Mike Stott was discharged from the U.S. Army in 1982, yet the principles he learned in the service help him daily in the operation of the company that he founded and owns, Stott Logging, Inc., Hoquiam, Washington.
“Everything that I do relates back to when I was in the Army,” Stott said. “The leadership principles of the military transfer over to civilian life—employing people in accordance with their capabilities, leading by example. They tie-in exactly.”
When one of his crews ran into some difficulties on a job, Stott worked at the site afterhours to help make up for the lost production. “I’ll go out there tonight and run a buncher until my eyes won’t stay open, and it will set them right.”
“I have clear expectations of the guys who work for me. They know that I can do anything that I ask them to do,” he said. “If the owner doesn’t believe in the policies that he sets, it’s easy for the workers not to accept the standards.”
By setting the tone, employees follow his lead, and the final product meets Stott’s standards. “I don’t have to watch them—they know what is expected. If I turn my back, the logs look the way they should and the ground is the way that it’s supposed to be. The final product is what counts.”
Stott learned to set standards high in six-plus years of service in the U.S. Army, where he earned the rank of staff sergeant. “Anybody that’s ever been in the military, it’s good for them whether they admit it or not,” he stated.
Stott also improved his business acumen while working as an equipment operator for Washington logging legend Pete Papac. From Papac and the talented and experienced operators who worked for him, Stott learned all about logging on steep terrain, loading trucks properly, how to keep production high, and, most importantly, working efficiently.
“I remember Pete telling me, ‘Mikey, you’re one of the hardest working guys that I’ve ever seen, but that machine will only make so many moves in an eight-hour day. You have to make every move count, or you’re just working yourself to death for nothing.’ I learned to think about it from that perspective. That is all my boys have ever heard from me.”
Stott’s sons, Aaron and Brandon, both work for the company and seem to have taken their dad’s words to heart.
At a clear cut on 40 acres of cedar on the Quinault Indian Reservation near Moclips, Washington, Brandon demonstrated that he had heeded his father’s admonition to work efficiently. Using a Cat® 325D Forest Machine, Brandon successfully loaded a 12,000-pound cedar log onto a trailer.
With the 325D, Brandon can fully load a trailer in 30 minutes or less. And he makes sure that the load is placed properly. “I’m not one of these guys to just throw a load on, I like to make sure that my trucks get up to weight. It’s like putting a puzzle together,” he said.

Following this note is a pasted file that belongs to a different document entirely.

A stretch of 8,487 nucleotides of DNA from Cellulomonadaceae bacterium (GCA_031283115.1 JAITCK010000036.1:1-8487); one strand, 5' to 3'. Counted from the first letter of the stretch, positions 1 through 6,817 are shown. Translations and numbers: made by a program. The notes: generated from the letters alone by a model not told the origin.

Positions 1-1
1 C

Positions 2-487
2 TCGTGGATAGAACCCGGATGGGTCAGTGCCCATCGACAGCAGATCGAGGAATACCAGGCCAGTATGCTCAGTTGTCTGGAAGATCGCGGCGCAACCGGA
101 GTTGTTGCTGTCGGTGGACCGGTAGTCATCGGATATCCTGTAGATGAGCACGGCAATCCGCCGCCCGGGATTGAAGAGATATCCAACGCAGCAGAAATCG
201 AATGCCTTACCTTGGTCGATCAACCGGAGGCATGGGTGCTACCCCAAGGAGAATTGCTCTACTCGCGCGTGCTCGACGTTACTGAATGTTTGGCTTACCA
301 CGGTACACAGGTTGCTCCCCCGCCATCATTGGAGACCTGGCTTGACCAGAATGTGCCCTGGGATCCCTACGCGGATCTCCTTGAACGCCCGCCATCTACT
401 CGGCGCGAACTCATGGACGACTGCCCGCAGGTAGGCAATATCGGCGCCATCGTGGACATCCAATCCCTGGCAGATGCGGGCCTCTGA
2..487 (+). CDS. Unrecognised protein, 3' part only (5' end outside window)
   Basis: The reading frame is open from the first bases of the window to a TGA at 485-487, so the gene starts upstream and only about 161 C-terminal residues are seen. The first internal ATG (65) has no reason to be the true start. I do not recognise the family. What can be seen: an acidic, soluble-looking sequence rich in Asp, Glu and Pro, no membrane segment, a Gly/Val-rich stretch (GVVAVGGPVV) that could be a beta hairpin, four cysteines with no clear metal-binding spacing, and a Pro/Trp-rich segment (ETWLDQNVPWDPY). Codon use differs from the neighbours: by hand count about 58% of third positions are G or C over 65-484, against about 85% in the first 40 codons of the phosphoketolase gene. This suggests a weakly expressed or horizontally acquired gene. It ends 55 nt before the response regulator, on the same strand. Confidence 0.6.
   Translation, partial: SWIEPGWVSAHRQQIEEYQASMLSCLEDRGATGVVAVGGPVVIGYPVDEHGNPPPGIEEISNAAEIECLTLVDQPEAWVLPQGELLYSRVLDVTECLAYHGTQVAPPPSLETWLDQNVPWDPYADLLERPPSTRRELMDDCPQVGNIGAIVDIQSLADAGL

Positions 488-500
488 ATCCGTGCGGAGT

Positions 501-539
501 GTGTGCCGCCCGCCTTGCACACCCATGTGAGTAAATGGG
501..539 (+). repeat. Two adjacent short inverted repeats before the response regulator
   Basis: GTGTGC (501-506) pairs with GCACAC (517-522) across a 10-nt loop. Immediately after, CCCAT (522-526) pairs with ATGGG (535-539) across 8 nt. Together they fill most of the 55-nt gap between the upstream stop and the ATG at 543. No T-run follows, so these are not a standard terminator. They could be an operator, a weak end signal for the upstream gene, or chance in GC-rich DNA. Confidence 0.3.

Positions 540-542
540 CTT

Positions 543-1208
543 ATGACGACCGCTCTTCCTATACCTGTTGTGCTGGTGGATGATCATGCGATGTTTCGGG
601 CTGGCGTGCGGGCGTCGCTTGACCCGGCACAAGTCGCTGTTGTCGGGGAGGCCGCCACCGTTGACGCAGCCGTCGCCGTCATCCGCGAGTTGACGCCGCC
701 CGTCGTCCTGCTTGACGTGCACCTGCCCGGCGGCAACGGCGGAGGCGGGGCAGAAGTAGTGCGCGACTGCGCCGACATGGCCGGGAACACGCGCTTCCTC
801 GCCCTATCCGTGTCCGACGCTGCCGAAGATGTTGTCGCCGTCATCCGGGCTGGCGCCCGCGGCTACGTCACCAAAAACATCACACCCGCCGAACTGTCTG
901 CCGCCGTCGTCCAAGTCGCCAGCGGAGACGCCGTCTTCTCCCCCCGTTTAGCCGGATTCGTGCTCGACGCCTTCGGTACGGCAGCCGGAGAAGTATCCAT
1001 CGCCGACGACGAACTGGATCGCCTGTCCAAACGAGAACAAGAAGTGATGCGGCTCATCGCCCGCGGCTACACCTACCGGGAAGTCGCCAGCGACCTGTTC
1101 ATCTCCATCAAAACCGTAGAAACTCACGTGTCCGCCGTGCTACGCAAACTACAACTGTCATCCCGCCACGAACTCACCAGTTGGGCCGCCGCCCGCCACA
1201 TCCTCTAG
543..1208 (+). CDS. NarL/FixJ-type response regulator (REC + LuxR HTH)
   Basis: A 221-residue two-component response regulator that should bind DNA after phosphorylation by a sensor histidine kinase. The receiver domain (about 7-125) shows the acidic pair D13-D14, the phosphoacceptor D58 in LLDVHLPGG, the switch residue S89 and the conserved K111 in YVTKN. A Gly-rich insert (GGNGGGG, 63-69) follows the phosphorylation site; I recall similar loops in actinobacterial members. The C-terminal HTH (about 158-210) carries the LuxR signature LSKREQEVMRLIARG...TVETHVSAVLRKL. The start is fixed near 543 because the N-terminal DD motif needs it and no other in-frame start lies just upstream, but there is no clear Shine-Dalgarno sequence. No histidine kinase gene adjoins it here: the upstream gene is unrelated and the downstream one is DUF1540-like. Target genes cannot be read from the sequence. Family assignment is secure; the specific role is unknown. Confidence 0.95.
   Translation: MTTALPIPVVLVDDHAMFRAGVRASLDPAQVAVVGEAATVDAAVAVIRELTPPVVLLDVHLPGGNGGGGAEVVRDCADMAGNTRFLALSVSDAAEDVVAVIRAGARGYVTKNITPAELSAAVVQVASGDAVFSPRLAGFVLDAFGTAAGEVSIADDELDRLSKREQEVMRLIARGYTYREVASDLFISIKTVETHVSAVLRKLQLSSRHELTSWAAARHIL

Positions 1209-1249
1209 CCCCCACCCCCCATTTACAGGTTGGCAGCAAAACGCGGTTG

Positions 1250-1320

The weight capacity on a six-axle combination trailer, like the ones used by Stott Logging, is 87,000-pounds gross.
The 325D’s overall quickness and excellent swing power enable Brandon to efficiently load the trailer. “The swing power and grapple are fast, so is the lift. All around, it’s faster than other machines that I’ve used,” Brandon said.
The Harder They Fall
A Cat® 552 Series 2 Harvester felled trees at the Quinault Indian Reservation. Mike likes the machine’s stability, high ground clearance, and power. “You can do just about anything that you want with that machine,” he said. “We’ll set trees up a hill with it to keep a shovel from going down a slope to get them, saving time.”
Like their dad, both sons draw from a variety of work experience. Aaron knows how to get the most out of a chain saw, and has spent his share of time setting riggings. This helps him to understand the entire logging process, and how to improve efficiencies in each step.
Brandon’s numerous career experiences have given him a great understanding of machines. He’s been an equipment operator for his father’s company the past 10 years. He has also worked as a mechanic and welder, and earned a degree in fluid power (hydraulics). “I understand how machines work,” he said. “For the most part, we do our own maintenance.” When parts are needed, Cat dealer, N C Machinery helps keep uptime high.
Stott Logging has grown to 10 employees since it was founded in 1998. Bob and Pat Byron were partners in the company until 2004. “They were the best,” Stott recalled.
High quality employees, many who have been onboard since the beginning, are one of the biggest reasons for the company’s success. “All the guys in the woods are excellent,” Stott said.
Office personnel also shine. Marge Addington is a bookkeeper who has been with Mike since 1993, working with him at another job before he began Stott Logging. “My bookkeeper is not my wife, and that’s a really good thing,” he said. “The number that I see is not the number that my wife wants me to see. It’s the number that my bookkeeper tells me is mine after we pay everybody else.”
That’s just fine with Stott’s wife, Milissa. “That’s one of the reasons that I’ve been married to Milissa for 40 years, we don’t argue about company money.”
The bottom line at Stott Logging are principles Mike learned during his service in the U.S. Army which have created a strong and efficient company.
Stott Logging, Inc.
“I’ve run other machines, and I don’t think there’s any comparison to Cat machines,” said Mike Stott, owner of Stott Logging, Inc., Hoquiam, Washington.
He likes the dependability of the machines, which helps the company’s bottom line. Machines make money when they are working, not when they are in the shop for repairs. “They’re out there every day,” Stott said.
The longevity of the Cat machines is another plus. His fleet includes a 330 Excavator with 28,000 hours of service. “They’re keepers,” he said. “They’re built to be rebuilt, and I do it.”
Stott Logging’s fleet of Cat machines: